Utah’s transportation network has also lent itself to the development of top-notch broadband infrastructure statewide. When the Utah Department of Transportation (UDOT) began its overhaul of Interstate 15 for the 2002 Olympics, they partnered with broadband providers to install excess conduit in roads and exchanging right-of-way access throughout the state. Today, even rural Utah has access to some of the fastest broadband speeds in the nation. The Akami Research Center ranks Utah’s statewide broadband speeds No. 3 in the U.S. and No. 1 in the West. Utah is a one-day truck drive or less from almost every major city in the western U.S., and main rail lines link Utah directly to the major seaports of Los Angeles, Oakland, Portland and Seattle. And your employees will be happy about this little detail: the average commute is just 21 minutes long.
Data, Data, Data
It shouldn’t be a surprise, then, that Silicon Slopes, Utah’s ski-friendly counterpoint to Silicon Valley, appears more and more in national headlines. With more than 4,300 companies, the vibrant tech scene along the Wasatch Front includes not only billion dollar companies, but also thousands of cutting-edge startups.
Venture capital firms have taken notice. Utah saw a 500 percent growth in venture capital in the last five years. According to Inc. magazine, the Provo-Orem area and Salt Lake-Ogden area 2014 dollar-per-deal averages, at $51.3 million and $17.2 million respectively, ranked in the top three nationwide—beating out Silicon Valley.
A data center hub has cropped up here, too. In addition to Utah’s competitive electric and natural gas rates, there’s land available for development. Perhaps most famously, the National Security Agency completed construction on its $1.5 billion Utah Data Center in May 2014. Home-grown companies like C7 and ViaWest operate data centers throughout the state, and eBay’s state-of-the-art Salt Lake City facility was the first in the world to use Bloom Energy fuel cell servers as its primary power source.
Innovation doesn’t stop with the tech industry in Utah. According to an analysis of Hachman Index data, Utah boasts the third-most diverse economy in the nation, thanks to robust and dynamic industries like aerospace and defense, outdoor products and recreation, life sciences, financial services and energy and natural resources.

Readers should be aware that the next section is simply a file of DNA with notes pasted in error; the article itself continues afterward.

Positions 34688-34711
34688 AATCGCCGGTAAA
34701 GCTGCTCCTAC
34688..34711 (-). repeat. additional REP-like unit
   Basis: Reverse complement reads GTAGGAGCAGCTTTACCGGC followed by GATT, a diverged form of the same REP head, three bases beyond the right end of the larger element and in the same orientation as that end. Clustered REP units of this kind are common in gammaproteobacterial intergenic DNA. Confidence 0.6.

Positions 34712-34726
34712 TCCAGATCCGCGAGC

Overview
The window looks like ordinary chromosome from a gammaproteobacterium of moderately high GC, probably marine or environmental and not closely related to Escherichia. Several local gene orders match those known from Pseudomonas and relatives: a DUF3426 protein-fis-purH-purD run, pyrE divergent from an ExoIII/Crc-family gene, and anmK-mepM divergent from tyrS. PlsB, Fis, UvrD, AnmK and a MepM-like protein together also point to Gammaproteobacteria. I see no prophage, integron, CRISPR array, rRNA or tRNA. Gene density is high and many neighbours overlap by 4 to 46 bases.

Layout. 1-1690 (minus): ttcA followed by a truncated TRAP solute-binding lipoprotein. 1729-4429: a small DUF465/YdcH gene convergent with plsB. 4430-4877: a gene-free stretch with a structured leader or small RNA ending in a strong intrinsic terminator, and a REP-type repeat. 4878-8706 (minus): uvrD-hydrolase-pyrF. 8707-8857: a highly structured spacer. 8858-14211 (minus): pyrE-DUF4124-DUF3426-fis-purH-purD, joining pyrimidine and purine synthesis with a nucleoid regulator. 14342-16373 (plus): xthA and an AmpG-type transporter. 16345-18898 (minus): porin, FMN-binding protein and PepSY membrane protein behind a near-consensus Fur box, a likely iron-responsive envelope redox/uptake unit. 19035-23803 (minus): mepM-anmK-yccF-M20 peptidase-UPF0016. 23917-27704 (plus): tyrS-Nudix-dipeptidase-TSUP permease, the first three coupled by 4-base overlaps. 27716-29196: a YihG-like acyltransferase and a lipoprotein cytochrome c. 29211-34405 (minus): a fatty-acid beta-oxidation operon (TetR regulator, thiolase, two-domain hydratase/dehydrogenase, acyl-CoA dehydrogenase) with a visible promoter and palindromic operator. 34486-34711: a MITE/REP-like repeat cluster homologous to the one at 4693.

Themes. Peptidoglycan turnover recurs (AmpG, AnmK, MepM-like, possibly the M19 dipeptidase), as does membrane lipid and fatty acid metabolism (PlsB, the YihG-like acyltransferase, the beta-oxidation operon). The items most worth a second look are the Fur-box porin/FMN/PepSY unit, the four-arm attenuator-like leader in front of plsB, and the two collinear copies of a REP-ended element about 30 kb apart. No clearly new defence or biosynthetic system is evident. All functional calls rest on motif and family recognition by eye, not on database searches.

Photo Caption: Beautiful National Forest areas and recreation trails are just minutes from downtown Salt Lake City. Credit: Utah Office of Tourism
Of course, life is better when you can work hard and play hard. Eighty-two percent of Utah’s population participates in outdoor recreation each year—more than any other state. With five national parks, seven national monuments, two national recreation areas, six national forests and 43 state parks to choose from, it’s hard to resist. The state also boasts 14 ski resorts, ten of them within a one-hour drive of Salt Lake City airport. Outdoor recreation opportunities are both abundant and accessible.
Don’t be mistaken. Utah offers much more than just mountains and red rock. From the Tony award winning Utah Shakespeare Festival to the world-renowned Sundance Film Festival, from five-star restaurants to neighborhood farmer’s markets, from professional symphonies to vibrant local music scenes—this state has it all.
If you haven’t yet experienced Life Elevated®, start planning your next trip at visitutah.com. Ready to skip the vacation and get straight to business? Check out Utah’s tech scene at utahtechnetwork.com, and explore locate.utah.gov for a landscape-level view of broadband availability, utility information, transportation, workforce and lifestyle features across the state. More information on Utah’s business climate and corporate incentives is available at business.utah.gov.
Visit http://www.expansionsolutionsmagazine.com/utah_ed for local economic development office directory listings.
Bio: Sara Adelman is a marketing and communications specialist for the Utah Governor’s Office of Economic Development.